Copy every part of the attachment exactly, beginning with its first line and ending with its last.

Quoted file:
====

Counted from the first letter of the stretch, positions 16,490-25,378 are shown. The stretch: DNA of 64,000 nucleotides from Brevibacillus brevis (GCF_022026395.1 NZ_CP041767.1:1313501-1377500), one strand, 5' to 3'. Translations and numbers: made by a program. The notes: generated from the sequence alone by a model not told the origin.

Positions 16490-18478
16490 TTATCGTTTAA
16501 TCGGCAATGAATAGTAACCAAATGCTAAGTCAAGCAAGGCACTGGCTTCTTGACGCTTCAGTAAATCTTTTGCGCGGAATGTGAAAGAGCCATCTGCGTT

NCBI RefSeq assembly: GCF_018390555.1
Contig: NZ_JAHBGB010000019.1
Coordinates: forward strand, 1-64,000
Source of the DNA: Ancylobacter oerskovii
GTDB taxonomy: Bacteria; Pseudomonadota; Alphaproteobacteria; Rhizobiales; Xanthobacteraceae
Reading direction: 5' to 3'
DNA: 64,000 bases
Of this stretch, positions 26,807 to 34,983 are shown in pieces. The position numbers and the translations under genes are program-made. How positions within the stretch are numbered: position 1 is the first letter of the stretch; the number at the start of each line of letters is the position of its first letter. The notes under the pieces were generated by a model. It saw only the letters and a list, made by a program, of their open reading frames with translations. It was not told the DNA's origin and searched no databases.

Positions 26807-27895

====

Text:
Counted from the first letter of the stretch, positions 16,490-25,378 are shown. The stretch: DNA of 64,000 nucleotides from Brevibacillus brevis (GCF_022026395.1 NZ_CP041767.1:1313501-1377500), one strand, 5' to 3'. Translations and numbers: made by a program. The notes: generated from the sequence alone by a model not told the origin.

Positions 16490-18478
16490 TTATCGTTTAA
16501 TCGGCAATGAATAGTAACCAAATGCTAAGTCAAGCAAGGCACTGGCTTCTTGACGCTTCAGTAAATCTTTTGCGCGGAATGTGAAAGAGCCATCTGCGTT

NCBI RefSeq assembly: GCF_018390555.1
Contig: NZ_JAHBGB010000019.1
Coordinates: forward strand, 1-64,000
Source of the DNA: Ancylobacter oerskovii
GTDB taxonomy: Bacteria; Pseudomonadota; Alphaproteobacteria; Rhizobiales; Xanthobacteraceae
Reading direction: 5' to 3'
DNA: 64,000 bases
Of this stretch, positions 26,807 to 34,983 are shown in pieces. The position numbers and the translations under genes are program-made. How positions within the stretch are numbered: position 1 is the first letter of the stretch; the number at the start of each line of letters is the position of its first letter. The notes under the pieces were generated by a model. It saw only the letters and a list, made by a program, of their open reading frames with translations. It was not told the DNA's origin and searched no databases.

Positions 26807-27895